Petitioner complains that Judge Villanueva refused to order the examination of the signatures of respondent Adelaida Gohu and those of the two alleged witnesses of the Option to Buy. However, as admitted by petitioner himself, the Order of Judge Villanueva merely declared such examination as premature. Certainly, petitioner was not barred from having such examination done on the said signatures at a later time, more properly during trial proper. In fact, the same Order specifically gives petitioner a chance to obtain an order for the examination of the signatures, to wit -

Nonetheless, in the light of the evidence on record, an examination of the signature of the wife of Alberto Gohu and the other instrumental witnesses allegedly appearing on the document designated "Option to Buy" would be premature at this time in the absence of any showing that such document was in fact duly executed and that they signed the document.

The plaintiff is directed to establish such precondition to the favorable consideration of the order sought when plaintiff presents evidence in support of its counter-claim on 08 and 10 April 1997 as scheduled.[5]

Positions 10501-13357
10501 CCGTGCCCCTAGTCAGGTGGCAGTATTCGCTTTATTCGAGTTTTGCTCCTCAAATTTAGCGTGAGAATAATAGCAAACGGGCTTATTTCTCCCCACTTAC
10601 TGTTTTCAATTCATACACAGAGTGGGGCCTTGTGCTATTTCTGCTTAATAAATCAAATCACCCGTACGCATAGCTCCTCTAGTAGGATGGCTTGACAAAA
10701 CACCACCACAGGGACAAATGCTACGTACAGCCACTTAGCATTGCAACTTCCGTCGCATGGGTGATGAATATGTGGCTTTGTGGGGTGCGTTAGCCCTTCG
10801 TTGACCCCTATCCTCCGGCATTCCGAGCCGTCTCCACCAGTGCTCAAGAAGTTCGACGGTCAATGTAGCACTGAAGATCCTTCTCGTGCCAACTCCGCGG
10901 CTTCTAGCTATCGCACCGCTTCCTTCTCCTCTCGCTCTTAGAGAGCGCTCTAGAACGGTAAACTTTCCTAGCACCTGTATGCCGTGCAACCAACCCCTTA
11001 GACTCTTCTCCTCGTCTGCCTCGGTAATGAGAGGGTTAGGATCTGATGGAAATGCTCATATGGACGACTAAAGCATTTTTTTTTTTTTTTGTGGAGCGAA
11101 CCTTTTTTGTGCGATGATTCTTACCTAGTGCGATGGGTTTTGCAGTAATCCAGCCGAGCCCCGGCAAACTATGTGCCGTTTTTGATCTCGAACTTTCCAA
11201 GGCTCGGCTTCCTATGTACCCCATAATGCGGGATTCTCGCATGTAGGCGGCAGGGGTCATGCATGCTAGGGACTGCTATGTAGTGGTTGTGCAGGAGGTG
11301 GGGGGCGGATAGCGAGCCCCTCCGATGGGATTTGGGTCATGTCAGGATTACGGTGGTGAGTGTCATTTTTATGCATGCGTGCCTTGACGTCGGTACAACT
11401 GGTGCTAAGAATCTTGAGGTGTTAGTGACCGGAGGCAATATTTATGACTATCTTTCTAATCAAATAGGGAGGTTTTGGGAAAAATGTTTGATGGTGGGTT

What is more, as expressed by Judge Villanueva, such examination was not ordered because it was not the function of the court to do so. Indeed, if petitioner thought the same crucial to his case, then it was his prerogative, if not duty, to have such examination done. He cannot and should not pass on such task to the court. Petitioner can very well undertake to submit such signatures to an expert witness on his own and, thereafter, call such expert witness to testify thereon. We note that an original copy of the subject Option to Buy was given to petitioner's counsel by Judge Villanueva for that purpose.